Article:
The culture of Uganda is made up of a diverse range of ethnic groups. Lake Kyoga forms the northern boundary for the Bantu-speaking peoples, who dominate much of east, central and southern Africa. In Uganda, they include the Baganda and several other tribes. In the north live the Lango and the Acholi, who speak Nilotic languages. To the east are the Iteso and Karamojong, who speak a Nilotic language, the Gishu are part of the Bantu and they live mainly on the slops of Mt Elgon speaking Lumasaba, closely related to the Luhya of Kenya. A few Pygmies live isolated in the rainforests of western Uganda.
Uganda is home to many different ethnic groups, none of whom forms a majority of the population. Around forty different languages are regularly and currently in use in the country. English became the official language of Uganda after independence. Ugandan English is a local variant dialect.
The most widely spoken local language in Uganda is Luganda, spoken predominantly by the Ganda people (Baganda) in the urban concentrations of Kampala, the capital city and in towns and localities in the Buganda region of Uganda which encompasses Kampala. The Lusoga and Runyankore-Rukiga languages follow, spoken predominantly in the southeastern and southwestern parts of Uganda respectively.
Swahili, a widely used language throughout eastern and central East Africa, was approved as the country’s second official national language in 2005.
According to the census of 2002, Christians made up about 84% of Uganda’s population. The Roman Catholic Church has the largest number of adherents (41.9%), followed by the Anglican Church of Uganda (35.9%).
Evangelical and Pentecostal churches claim the rest of the Christian population. The next most reported religion of Uganda is Islam, with Muslims representing 12% of the population. The Muslim population is primarily Sunni; there is also a minority belonging to the Ahmadiyya Muslim Community. The remainder of the population follow traditional religions (1%), Bahai (0.1%), or other non-Christian religions (0.7%), or have no religious affiliation (0.9%).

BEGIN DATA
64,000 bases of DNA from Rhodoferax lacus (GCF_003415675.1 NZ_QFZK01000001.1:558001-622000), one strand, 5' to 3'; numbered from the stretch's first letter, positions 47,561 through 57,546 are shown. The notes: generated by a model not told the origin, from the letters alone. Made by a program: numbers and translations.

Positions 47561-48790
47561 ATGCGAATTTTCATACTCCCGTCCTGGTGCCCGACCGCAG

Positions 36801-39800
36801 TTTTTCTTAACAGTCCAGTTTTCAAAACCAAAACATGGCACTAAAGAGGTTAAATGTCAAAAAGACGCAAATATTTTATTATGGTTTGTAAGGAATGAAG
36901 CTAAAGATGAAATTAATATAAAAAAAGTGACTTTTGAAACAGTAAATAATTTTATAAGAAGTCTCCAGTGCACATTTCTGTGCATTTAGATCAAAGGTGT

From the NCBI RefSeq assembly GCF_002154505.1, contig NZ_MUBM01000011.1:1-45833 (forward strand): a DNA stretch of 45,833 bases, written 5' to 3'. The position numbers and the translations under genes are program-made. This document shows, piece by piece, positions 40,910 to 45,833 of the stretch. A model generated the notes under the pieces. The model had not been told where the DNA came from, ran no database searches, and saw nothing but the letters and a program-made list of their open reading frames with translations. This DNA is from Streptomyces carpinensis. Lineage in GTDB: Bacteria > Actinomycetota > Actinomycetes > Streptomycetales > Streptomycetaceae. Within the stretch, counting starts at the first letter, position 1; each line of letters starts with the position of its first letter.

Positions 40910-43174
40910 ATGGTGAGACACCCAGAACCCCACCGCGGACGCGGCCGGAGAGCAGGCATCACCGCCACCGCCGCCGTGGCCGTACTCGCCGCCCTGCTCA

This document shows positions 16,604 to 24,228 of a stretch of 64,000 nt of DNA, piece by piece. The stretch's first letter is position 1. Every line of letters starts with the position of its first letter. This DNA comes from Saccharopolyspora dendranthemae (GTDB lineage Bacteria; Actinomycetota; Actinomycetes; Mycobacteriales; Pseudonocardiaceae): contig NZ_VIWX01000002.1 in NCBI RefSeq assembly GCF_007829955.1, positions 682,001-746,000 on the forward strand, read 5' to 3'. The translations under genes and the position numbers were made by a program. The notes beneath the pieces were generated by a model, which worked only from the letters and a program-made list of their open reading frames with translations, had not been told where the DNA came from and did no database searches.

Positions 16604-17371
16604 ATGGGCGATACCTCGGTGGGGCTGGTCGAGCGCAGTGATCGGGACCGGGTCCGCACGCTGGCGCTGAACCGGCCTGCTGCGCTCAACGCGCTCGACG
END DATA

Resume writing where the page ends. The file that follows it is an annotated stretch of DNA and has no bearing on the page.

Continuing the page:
Uganda is a home to many tribes that speak different languages. Uganda has 56 tribes and about nine indigenous communities that formally came to be recognized in the 1995 constitution amendment of 2005.
English is the official language of Uganda. Luganda and Swahili are also widely spoken in most parts of the country. There is also French, Arabic and Germany mainly in institutions where they are taught and at embassies. The following are the indigenous communities in Uganda

  1. Acholi
  2. Alur
  3. Baamba
  4. Babukusu
  5. Babwisi
  6. Bafumbira
  7. Baganda
  8. Bagisu
  9. Bagungu
  10. Bagwe
  11. Bagwere
  12. Bahehe
  13. Bahororo
  14. Bakenyi
  15. Bakiga
  16. Bakonzo
  17. Banyabindi
  18. Banyankore
  19. Banyara
  20. Banyarwanda
  21. Banyole
  22. Banyoro
  23. Baruli
  24. Basamia
  25. Basoga
  26. Basongora
  27. Batagwenda
  28. Batoro
  29. Batuku
  30. Batwa
  31. Chope
  32. Dodoth
  33. Ethur
  34. Ik (Teuso)
  35. Iteso
  36. Jie
  37. Jonam
  38. Jopadhola
  39. Kakwa
  40. Karimojong
  41. Kebu (Okebu)
  42. Kuku
  43. Kumam
  44. Langi
  45. Lendu
  46. Lugbara
  47. Madi
  48. Mening
  49. Mvuba
  50. Napore
  51. Nubi
  52. Nyangia
  53. Pokot
  54. Sabiny
  55. So (Tepeth)
  56. Vonoma